7.7/10
55,253
146 user 184 critic

Control (2007)

A profile of Ian Curtis, the enigmatic singer of Joy Division whose personal, professional, and romantic troubles led him to commit suicide at the age of 23.

Director:

Writers:

(book), (screenplay)

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ON DISC
Nominated for 1 BAFTA Film Award. Another 31 wins & 33 nominations. See more awards »

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Cast

Cast overview, first billed only:
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Debbie Curtis
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Terry
Robert Shelly ...
Twinny
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Mr. Curtis - Ian's Father
Tanya Myers ...
Ian's Mother
Martha Myers Lowe ...
Ian's Sister (as Martha Myers-Lowe)
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Nick
David Whittington ...
Chemistry Teacher
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Storyline

Ian Curtis is a quiet and rather sad lad who works for an employment agency and sings in a band called Warsaw. He meets a girl named Debbie whom he promptly marries and his band, of which the name in the meantime has been changed to Joy Division, gets more and more successful. Even though Debbie and he become parents, their relationship is going downhill rapidly and Ian starts an affair with Belgium Annik whom he met after one of the gigs and he's almost never at home. Ian also suffers from epilepsy and has no-good medication for it. He doesn't know how to handle the feelings he has for Debbie and Annik and the pressure the popularity of Joy Division and the energy performing costs him. Written by Marco van Hoof <k_luifje7@hotmail.com>

Plot Summary | Plot Synopsis

Genres:

Biography | Drama | Music

Motion Picture Rating (MPAA)

Rated R for language and brief sexuality | See all certifications »

Parents Guide:

 »
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Details

Country:

| | | |

Language:

Release Date:

26 September 2007 (France)  »

Also Known As:

Controle - A História de Ian Curtis  »

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Box Office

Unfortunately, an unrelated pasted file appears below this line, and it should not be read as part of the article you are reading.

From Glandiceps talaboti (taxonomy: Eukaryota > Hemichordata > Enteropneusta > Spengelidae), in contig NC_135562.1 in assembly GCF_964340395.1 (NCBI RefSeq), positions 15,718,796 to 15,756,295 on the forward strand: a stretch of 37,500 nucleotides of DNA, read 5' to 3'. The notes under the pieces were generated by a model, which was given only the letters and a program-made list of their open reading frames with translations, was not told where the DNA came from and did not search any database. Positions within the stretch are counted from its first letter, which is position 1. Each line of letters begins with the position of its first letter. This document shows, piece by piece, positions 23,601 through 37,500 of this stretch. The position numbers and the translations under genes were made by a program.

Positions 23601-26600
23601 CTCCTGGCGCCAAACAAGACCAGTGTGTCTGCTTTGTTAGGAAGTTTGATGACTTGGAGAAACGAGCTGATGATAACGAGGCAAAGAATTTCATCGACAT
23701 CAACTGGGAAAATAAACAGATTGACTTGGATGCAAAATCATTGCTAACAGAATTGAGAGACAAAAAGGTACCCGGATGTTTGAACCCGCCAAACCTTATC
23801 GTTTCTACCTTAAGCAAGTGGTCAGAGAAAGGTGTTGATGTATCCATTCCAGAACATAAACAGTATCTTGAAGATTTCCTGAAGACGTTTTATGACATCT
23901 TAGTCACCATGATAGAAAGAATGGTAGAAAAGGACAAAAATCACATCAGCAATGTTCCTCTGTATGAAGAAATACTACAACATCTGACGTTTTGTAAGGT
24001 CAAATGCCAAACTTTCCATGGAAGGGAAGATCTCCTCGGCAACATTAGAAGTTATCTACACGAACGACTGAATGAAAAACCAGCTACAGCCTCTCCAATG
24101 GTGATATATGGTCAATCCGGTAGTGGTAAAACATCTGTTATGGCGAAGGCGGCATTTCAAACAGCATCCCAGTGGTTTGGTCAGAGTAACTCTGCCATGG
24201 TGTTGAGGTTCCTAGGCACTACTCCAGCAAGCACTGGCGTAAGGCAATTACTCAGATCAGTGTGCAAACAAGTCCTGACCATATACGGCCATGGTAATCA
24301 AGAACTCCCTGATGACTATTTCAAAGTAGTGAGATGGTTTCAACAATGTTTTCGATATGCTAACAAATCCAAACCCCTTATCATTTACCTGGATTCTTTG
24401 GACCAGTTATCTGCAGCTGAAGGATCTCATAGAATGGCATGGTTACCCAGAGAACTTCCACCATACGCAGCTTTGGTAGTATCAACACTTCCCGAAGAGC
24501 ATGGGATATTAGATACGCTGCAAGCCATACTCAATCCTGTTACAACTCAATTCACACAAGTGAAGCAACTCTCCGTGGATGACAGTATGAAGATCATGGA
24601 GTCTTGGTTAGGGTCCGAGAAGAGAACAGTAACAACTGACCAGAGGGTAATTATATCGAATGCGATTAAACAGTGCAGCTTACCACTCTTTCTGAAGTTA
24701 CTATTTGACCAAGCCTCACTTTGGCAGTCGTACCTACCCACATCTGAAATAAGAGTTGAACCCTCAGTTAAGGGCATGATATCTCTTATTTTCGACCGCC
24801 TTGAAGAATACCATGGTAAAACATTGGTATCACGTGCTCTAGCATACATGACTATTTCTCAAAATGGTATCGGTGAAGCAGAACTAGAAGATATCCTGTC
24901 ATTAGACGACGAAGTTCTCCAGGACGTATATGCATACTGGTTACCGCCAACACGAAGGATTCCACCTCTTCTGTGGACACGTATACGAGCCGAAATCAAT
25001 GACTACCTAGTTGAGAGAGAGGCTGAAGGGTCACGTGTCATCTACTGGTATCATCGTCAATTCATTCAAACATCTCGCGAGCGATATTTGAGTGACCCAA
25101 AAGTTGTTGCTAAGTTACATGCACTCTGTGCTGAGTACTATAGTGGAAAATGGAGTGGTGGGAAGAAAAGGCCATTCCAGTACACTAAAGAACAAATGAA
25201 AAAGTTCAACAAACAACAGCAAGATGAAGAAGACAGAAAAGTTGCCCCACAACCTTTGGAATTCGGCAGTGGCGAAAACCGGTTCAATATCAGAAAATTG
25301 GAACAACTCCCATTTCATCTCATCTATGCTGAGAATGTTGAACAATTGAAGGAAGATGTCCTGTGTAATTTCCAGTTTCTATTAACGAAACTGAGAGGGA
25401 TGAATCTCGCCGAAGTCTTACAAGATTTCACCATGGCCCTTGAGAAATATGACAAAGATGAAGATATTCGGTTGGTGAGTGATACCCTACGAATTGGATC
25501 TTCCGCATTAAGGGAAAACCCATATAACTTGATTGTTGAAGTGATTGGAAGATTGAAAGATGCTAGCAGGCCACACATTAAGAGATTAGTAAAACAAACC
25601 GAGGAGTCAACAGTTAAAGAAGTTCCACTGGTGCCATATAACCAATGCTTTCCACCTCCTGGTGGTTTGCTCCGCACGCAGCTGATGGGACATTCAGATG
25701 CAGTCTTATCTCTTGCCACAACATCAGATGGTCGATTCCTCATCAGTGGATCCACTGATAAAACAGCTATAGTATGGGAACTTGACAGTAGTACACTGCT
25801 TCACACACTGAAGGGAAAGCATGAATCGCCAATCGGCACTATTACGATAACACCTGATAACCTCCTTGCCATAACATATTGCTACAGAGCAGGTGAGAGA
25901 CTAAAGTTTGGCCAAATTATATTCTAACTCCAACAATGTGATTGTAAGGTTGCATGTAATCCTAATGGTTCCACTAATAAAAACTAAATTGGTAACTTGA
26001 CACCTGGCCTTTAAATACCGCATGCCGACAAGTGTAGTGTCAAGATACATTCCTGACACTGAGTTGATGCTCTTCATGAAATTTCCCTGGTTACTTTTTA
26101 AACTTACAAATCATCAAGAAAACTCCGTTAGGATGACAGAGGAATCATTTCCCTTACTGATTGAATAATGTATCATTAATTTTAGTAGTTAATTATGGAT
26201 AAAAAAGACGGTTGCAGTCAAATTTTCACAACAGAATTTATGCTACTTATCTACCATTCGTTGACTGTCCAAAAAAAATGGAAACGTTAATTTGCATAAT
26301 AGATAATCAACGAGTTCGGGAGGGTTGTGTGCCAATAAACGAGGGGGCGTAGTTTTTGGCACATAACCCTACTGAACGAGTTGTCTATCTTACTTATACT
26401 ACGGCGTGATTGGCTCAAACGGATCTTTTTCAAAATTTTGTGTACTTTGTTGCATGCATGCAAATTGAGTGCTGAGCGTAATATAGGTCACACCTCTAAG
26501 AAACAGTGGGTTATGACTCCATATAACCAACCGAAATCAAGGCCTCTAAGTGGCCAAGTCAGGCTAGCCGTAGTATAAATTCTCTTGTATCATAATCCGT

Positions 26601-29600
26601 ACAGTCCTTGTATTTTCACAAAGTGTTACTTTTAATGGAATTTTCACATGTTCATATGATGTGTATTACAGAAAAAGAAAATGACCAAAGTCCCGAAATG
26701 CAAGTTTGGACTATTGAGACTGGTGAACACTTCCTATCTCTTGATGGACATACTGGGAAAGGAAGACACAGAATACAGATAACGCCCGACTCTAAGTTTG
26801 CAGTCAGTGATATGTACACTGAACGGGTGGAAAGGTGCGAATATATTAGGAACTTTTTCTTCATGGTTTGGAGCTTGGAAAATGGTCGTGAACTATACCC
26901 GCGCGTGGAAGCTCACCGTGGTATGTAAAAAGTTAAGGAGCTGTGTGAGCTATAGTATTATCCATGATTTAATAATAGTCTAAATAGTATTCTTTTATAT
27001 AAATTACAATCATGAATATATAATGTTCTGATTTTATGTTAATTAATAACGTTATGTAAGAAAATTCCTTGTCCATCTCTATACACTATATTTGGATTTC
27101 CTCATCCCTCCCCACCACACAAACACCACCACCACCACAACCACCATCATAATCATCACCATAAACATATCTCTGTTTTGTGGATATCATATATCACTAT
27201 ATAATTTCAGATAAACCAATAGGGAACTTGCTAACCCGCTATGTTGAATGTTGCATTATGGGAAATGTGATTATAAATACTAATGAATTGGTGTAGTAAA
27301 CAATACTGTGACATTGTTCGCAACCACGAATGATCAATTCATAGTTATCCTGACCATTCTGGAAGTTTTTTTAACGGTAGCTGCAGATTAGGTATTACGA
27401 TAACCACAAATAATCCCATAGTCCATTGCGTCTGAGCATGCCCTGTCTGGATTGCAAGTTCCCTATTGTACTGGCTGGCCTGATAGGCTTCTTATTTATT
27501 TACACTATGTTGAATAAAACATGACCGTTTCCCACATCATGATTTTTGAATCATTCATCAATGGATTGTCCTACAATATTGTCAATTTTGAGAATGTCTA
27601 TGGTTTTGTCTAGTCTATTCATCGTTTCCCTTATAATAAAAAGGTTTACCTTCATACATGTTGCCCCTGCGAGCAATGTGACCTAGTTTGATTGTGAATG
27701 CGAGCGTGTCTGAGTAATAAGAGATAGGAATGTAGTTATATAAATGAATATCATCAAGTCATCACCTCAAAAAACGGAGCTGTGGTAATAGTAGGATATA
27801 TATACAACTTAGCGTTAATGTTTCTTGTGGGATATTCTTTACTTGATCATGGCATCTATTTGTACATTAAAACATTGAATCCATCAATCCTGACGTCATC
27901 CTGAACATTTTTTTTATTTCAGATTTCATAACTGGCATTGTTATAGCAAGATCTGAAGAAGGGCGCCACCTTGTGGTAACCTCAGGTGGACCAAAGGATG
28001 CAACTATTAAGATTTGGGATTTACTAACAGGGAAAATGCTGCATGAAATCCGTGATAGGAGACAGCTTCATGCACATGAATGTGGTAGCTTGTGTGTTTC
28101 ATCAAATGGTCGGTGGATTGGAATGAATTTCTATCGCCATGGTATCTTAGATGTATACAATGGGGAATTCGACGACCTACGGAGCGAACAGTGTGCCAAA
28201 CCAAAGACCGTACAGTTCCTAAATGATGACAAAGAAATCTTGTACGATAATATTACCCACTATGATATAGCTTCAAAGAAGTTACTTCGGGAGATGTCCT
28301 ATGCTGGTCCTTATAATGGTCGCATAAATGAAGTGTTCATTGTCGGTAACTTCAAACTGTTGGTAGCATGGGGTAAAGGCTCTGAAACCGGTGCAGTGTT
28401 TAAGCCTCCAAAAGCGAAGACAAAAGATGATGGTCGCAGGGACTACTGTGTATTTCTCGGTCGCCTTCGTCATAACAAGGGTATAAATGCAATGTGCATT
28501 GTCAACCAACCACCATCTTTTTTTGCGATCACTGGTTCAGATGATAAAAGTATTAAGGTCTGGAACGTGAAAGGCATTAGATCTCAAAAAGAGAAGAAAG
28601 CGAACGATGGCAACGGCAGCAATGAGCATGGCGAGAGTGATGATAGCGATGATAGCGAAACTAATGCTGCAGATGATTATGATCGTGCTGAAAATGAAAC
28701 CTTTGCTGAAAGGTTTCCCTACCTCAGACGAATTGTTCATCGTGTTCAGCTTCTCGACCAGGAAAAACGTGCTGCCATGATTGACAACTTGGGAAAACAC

Budget:

€4,500,000 (estimated)

Opening Weekend:

£252,426 (United Kingdom), 7 October 2007, Limited Release

Opening Weekend USA:

$27,674, 14 October 2007, Limited Release

Gross USA:

$871,577, 27 January 2008

Cumulative Worldwide Gross:

$7,824,260
See more on IMDbPro »

Company Credits

Production Co:

, ,  »
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Technical Specs

Runtime:

Sound Mix:

Aspect Ratio:

2.35 : 1
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Did You Know?

Trivia

Theatrical film debut of Anton Corbijn. See more »

Goofs

In a song performance scene the guitarist is using Marshall Speaker Cabinets (model 1960A and 1960B). The speaker cabinets were not introduced until several years after Ian's death. See more »

Quotes

Annik Honore: Ian...
Ian Curtis: Hmm?
Annik Honore: I'm a little scared.
Ian Curtis: Scared of what?
Annik Honore: Scared of falling in love with you.
See more »

Connections

Features Shadowplay (2007) See more »

Soundtracks

Evidently Chicken Town
John Cooper Clarke / Martin Hannett / Stephen Hopkins
Published by EMI Music Publishing Ltd
Performed by John Cooper Clarke
See more »

Frequently Asked Questions

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User Reviews

 
Walk in silence, don't walk away in silence.
15 March 2008 | by See all my reviews

For me personally writing a comment for Control has proved to be a very difficult thing, my love of the band Joy Division has stayed with me from the very first moment I listened to the Unknown Pleasures album back in 1979. I remember Ian Curtis's death like it was yesterday, and no matter how many years roll by, I still feel an immense sadness when listening to the bands poetic beauty. I was mightily relieved after reading Deborah Curtis's book Touching From A Distance, for I found it refreshingly honest, and certainly it helped people get in a bit deeper to just what a troubled young man Ian Curtis was. So here we are in 2008 and the film adaptation of that book has arrived with truly brilliant results.